Edward and Sophie initially received a warm welcome to the island during a walkabout in the town of Soufriere, but were soon met by a group of around 10 protesters before a trip to a cocoa plantation.
One protester, who would not provide his name, told the PA news agency: “We want reparations now. The Queen of England needs to apologise for slavery.”
Another smiled and said: “London Bridge is falling down.”
The demonstrators displayed banners reading “repatriation with reparations” and “Queen say sorry” while playing drums and chanting.
The protests follow similar demonstrations in St Vincent and the Grenadines, where some held signs saying “compensation now” and “Britain your debt is outstanding”.
The earl and countess were also urged to use their “diplomatic influence” to provide “reparatory justice” by the prime minister of Antigua and Barbuda during a visit to the country on Monday.
Edward was criticised for his “disinterest” in Gaston Browne’s speech by anti-monarchist campaigners, after he was seen nervously laughing when asked to respond.
The earl joked that he had not been taking notes during Mr Browne’s opening remarks, so could not respond to all the points he had made.
The prime minister did not laugh at the comment.
Sophie and Edward initially experienced the warmest welcome they had received on their Caribbean tour during a walkabout in the town of Soufriere, with one man saying to Edward: “I salute you, my prince.”
The earl spoke to a road sweeper with a broom who was standing in front of the small crowd, and joked “I hope you keep this lot in order” while pretending to wave the broom.
Sophie and Edward were cheered as they left the area.
The couple arrived at the Main Jetty in Soufriere by boat on Wednesday ahead of a busy schedule of engagements.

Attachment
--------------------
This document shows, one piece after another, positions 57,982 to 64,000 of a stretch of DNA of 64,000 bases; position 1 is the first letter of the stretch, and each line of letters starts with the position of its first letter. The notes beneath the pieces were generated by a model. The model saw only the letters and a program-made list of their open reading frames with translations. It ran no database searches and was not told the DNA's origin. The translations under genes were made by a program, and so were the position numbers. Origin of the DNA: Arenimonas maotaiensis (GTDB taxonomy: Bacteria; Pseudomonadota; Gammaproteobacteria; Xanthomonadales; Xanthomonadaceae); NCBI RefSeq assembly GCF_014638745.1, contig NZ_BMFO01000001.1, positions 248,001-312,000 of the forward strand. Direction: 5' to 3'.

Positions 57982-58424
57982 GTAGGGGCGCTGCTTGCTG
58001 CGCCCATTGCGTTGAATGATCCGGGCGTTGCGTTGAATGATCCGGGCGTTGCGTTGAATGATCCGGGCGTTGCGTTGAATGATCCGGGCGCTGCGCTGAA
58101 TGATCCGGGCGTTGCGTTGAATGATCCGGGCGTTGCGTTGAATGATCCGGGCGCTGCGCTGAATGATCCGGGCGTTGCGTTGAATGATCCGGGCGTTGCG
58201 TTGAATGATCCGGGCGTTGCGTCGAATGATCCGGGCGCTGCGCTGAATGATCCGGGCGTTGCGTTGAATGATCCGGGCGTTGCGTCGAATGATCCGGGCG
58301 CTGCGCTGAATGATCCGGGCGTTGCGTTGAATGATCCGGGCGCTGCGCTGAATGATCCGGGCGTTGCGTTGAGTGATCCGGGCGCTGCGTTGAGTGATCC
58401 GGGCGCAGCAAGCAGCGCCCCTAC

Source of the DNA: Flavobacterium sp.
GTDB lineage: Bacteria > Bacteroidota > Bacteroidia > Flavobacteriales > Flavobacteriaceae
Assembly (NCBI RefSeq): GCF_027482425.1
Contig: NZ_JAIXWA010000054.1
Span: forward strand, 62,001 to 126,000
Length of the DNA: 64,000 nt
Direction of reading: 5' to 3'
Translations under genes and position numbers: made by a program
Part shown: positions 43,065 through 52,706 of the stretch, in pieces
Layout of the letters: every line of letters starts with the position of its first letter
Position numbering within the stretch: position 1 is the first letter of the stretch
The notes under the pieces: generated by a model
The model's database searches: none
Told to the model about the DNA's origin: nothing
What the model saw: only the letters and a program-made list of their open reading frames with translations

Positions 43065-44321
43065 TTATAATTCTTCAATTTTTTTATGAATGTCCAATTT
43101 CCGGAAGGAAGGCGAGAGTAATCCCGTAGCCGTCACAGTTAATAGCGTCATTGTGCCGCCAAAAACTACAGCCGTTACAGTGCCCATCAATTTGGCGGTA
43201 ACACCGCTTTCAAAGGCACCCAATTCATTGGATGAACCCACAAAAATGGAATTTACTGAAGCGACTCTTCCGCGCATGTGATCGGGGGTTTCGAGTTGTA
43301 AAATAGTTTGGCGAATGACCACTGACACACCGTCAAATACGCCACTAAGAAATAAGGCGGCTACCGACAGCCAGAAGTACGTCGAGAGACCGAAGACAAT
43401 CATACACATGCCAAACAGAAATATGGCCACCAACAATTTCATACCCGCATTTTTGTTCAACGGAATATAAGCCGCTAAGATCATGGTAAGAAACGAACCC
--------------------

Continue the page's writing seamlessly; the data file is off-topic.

The countess was presented with a bouquet of flowers by a boy named Carlos Baptise, 11, who has a spinal injury called congenital scoliosis.
The couple then travelled past the small group of protesters to the Fond Doux Cocoa Plantation where they learned about the contribution of cocoa to Saint Lucia’s economy.
The countess had a go at grinding cocoa beans before meeting representatives from female-led businesses to hear about the impact of Covid-19 on trade and tourism.
She also tried painting a purse at one of the stations, while the earl was taken to where the cocoa beans are dried in the sun.
The pair then visited Sulphur Springs, where they were told about the history and evolution of the volcano.
The countess put her hand in the water and said: “It’s as warm as a hot bath.”
Sophie and Edward then had lunch with Saint Lucia’s prime minister before travelling to Soufriere’s Mini Stadium, where the earl and countess watched a performance celebrating the island’s young people.
The couple joined in with dancers as they both waved small Saint Lucian flags.
They then met and posed for photos with youngsters from a number of schools, including Soufriere’s infant, primary, comprehensive and special education schools.